Media tycoon Rupert Murdoch lashed out at Google over the weekend, accusing the internet search giant of encouraging online piracy.
"Piracy leader is Google who streams movies free, sells adverts around them. No wonder pouring millions into lobbying," said Murdoch on Twitter.
The News International owner later added that he considers Google to be a great company doing many exciting things, but that he thinks the firm should take a more active role in combatting piracy.
"Just been to Google search for Mission Impossible. Wow, several sites offering free links. I rest my case," said Murdoch.
Murdoch is, of course, no stranger to controversy. He recently came under attack after the News International phone-hacking scandal broke, although he has insisted he did not know at the time of the unethical practices going on at the firm.
One Twitter user, Johannes Muije, argued Murdoch was in no position to be pointing fingers.
"You know, you're absolutely right. I should totally be listening to a lecture from the guy responsible for phone hacking," he tweeted at Murdoch.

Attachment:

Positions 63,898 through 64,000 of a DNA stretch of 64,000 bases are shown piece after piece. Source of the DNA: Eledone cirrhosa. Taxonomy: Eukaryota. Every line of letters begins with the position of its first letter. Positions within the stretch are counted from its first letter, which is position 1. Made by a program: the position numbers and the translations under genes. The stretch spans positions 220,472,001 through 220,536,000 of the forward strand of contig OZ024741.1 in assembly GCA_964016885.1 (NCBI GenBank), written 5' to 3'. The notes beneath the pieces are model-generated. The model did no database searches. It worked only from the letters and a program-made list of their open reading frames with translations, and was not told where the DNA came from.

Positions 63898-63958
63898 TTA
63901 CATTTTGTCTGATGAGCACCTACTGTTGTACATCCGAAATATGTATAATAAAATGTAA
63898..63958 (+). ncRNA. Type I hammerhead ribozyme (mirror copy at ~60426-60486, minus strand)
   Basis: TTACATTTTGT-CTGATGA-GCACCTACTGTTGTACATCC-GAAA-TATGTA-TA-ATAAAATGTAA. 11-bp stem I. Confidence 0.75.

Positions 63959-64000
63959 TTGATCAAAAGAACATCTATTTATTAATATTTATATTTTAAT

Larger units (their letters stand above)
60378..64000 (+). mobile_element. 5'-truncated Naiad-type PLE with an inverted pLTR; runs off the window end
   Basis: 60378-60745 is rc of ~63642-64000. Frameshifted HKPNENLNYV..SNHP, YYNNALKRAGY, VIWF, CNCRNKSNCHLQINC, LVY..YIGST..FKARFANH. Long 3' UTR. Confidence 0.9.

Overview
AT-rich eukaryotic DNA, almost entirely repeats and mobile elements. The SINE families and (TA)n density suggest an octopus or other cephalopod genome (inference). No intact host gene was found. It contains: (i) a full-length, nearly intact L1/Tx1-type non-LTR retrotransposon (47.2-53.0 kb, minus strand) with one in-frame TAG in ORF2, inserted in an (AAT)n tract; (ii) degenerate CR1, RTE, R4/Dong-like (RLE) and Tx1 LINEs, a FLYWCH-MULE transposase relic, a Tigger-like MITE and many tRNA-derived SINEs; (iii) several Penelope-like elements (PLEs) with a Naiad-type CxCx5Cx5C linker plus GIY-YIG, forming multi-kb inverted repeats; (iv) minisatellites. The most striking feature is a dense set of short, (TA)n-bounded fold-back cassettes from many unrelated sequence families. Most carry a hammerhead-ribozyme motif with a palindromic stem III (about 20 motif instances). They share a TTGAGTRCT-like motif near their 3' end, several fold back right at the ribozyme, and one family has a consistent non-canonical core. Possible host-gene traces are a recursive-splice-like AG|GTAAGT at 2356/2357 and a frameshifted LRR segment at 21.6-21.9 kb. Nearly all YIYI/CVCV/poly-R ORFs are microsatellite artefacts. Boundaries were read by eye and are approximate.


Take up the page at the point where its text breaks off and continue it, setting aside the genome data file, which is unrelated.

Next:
In response to Murdoch's comments, Google has argued that it respects copyright.
"We've worked hard to help rights holders deal with piracy. Last year, we took down five million infringing web pages from our search results and invested more than $60 million in the fight against bad ads," a Google spokesperson said.
"Like many other tech companies, we believe there are smart, targetted ways to shut down foreign rogue web sites without asking US companies to censor the internet".
Murdoch has hit out at Google in the past, branding it, along with Microsoft and other news aggregators, as thieves who "take stories for nothing" by republishing links to content on their sites.
Soon after, Murdoch effectively blocked such sites from linking to specific content on The Times and Sunday Times when he hid the news sites behind a pay-wall.
Rosalie Marshall is the special projects editor and chief reporter at V3. Previously she was a reporter for IT Week and channel editor for online television site LocalGov.tv. Rosalie covers government IT, business applications, IT skills, open source technology and social networks.